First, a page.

In Atwood's view, the High Priestess tells aspiring creative types they need to work hard to make their illusions convincing. It's a fine balance: don't show your hand too early but you must still pull your readers in from the first page:

"Moonlight and indirection, not the full noon-time glare all at once. This is good advice for novel writers."

It's good advice for everybody else, too. There's something to be said for candor but it's wise to hold a little of yourself in reserve. If we expose our wild ideas and seemingly impossible goals to the harsh light of day too soon, they may not survive. Nurture your creative side in secret—then dazzle the world.

The Wheel of Fortune
Wheel of Fortune in the Visconti deck(Morgan Library)

The High Priestess shows us how to nurture our creativity but Atwood's next card reminds us to pay attention to time. This is also a card the derives from a goddess, though it celebrates a different kind of power. In Roman mythology, Fortuna is the deity of fate, i.e. "Lady Luck." Needless to say, she's fickle and changes her mind based on. . .well, who knows.

While the original Greek version of the goddess emphasized her caprice, the Romans tended to equate her with fertility and prosperity. Not surprisingly, she was very popular in Rome. But even the Romans understood that what comes around goes around.

The goddess has disappeared from modern decks but she's present in the Visconti version. Atwood's advice to novelists is to use The Wheel of Fortune as a reminder to watch the clock and take control of time:

"It is he or she who arranges time and turns the wheel, elevating some characters to happiness, deposing others or even killing them off. Perhaps time in the novel is always a combination of wheel and road: the wheel revolves and fortunes—in love and life—are made and unmade, but all the while the wheel is traveling along the road and time is progressing in a linear fashion as well."

How does this apply to real life? If I've learned anything over the past few years, it's how unpredictable life can be. We can't alter the past but if we think of ourselves as the creators of our own stories, we might be able to make positive changes. There's also something to be said for flexibility: no matter what the future holds, we can ride it out. Because Fortuna will probably spin her wheel again. Oh, and time management? Definitely an area worth paying attention to.
The Roman goddess Fortuna(Mary Evans Picture Library)

Justicia card from the Visconti deck(

Atwood's final choice is Justicia or The Balance, and for her it symbolizes the end of the novel. Like the previous Arcana cards, it derives from a Roman goddess. If you've ever been to court or have watched a legal drama, you have probably noticed the iconic statue of her wielding sword and scale. She's usually blindfolded but not in the Visconti Tarot. Atwood's Justice sees all.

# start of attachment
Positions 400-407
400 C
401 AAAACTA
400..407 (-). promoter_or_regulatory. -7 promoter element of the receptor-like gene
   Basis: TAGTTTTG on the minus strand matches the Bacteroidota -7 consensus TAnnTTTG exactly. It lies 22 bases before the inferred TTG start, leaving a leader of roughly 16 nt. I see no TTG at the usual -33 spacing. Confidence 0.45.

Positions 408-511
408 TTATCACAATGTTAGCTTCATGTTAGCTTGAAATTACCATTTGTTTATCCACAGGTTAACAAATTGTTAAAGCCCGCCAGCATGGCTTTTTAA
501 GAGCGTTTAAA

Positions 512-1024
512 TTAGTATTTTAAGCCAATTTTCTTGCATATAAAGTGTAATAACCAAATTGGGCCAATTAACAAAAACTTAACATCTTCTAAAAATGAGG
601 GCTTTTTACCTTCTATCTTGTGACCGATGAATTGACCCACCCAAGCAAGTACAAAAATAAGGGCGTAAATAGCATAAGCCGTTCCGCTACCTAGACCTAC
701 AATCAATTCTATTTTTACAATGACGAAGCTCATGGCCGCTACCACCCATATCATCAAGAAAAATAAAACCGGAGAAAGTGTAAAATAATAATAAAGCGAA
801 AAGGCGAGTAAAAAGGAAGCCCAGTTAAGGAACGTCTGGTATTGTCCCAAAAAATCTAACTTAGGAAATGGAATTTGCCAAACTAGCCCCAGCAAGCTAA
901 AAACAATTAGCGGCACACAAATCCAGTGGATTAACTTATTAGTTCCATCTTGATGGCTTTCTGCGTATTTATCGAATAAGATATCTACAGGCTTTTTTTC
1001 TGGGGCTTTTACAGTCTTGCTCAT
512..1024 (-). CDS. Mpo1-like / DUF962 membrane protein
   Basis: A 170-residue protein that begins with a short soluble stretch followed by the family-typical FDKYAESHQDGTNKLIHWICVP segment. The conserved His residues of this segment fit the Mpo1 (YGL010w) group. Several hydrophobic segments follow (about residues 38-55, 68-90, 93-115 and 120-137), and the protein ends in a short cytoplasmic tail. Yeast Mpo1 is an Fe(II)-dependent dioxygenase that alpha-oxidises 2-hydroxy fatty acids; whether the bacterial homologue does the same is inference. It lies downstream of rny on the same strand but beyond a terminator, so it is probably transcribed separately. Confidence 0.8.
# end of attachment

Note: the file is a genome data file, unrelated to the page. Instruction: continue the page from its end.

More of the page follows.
In many ways, this card opposes the whimsical, unpredictable Wheel of Fortune. Think Karma on a universal scale. Have your novel's characters acted honorably and courageously? Then maybe they get their happy ending. Have the antagonists committed unspeakable crimes? If Justicia prevails they will receive a fitting punishment.

Is this always the case? Not at all. As Atwood says, "We live in an ironic age, Dear Reader."

Whatever their fates, characters' lives remain in the hands of their creator until the last page. Sadly, we'll never have as much control over justice in the real world as writers have in theirs. It doesn't mean we can't strive for balance, however—in our jobs, our relationships, our friendships and our futures.
Roman goddess Justia(

Whereas Atwood considers only three cards in her essay, the entire deck is rich with possibilities. Whether you use Tarot to jump start your writing or your life, each card can be a springboard for new ideas. They're also gorgeous and make the idea of meditation a lot more appealing (at least for me).

When I was in college I worked for a librarian who happened to be a pagan, not to mention one of the most interesting, empowered women I knew. Every morning she got in touch with her inner self by walking a golden labyrinth she'd painted on her kitchen floor. She also liked to pull a single Tarot card from her well-worn deck and study it deeply.

If you pull three cards or one, this centuries-old practice may give you insight into things below the surface of your psyche. And unlike Gilead, the Tarot allows women to be just as badass as men.
Labyrinth of the Cathedral of Chartres(Wikimedia)

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Writer, assistant professor, former baker. I cover cold cases, history, recipes, and culture. If you have a story idea you'd like me to investigate, you can email me at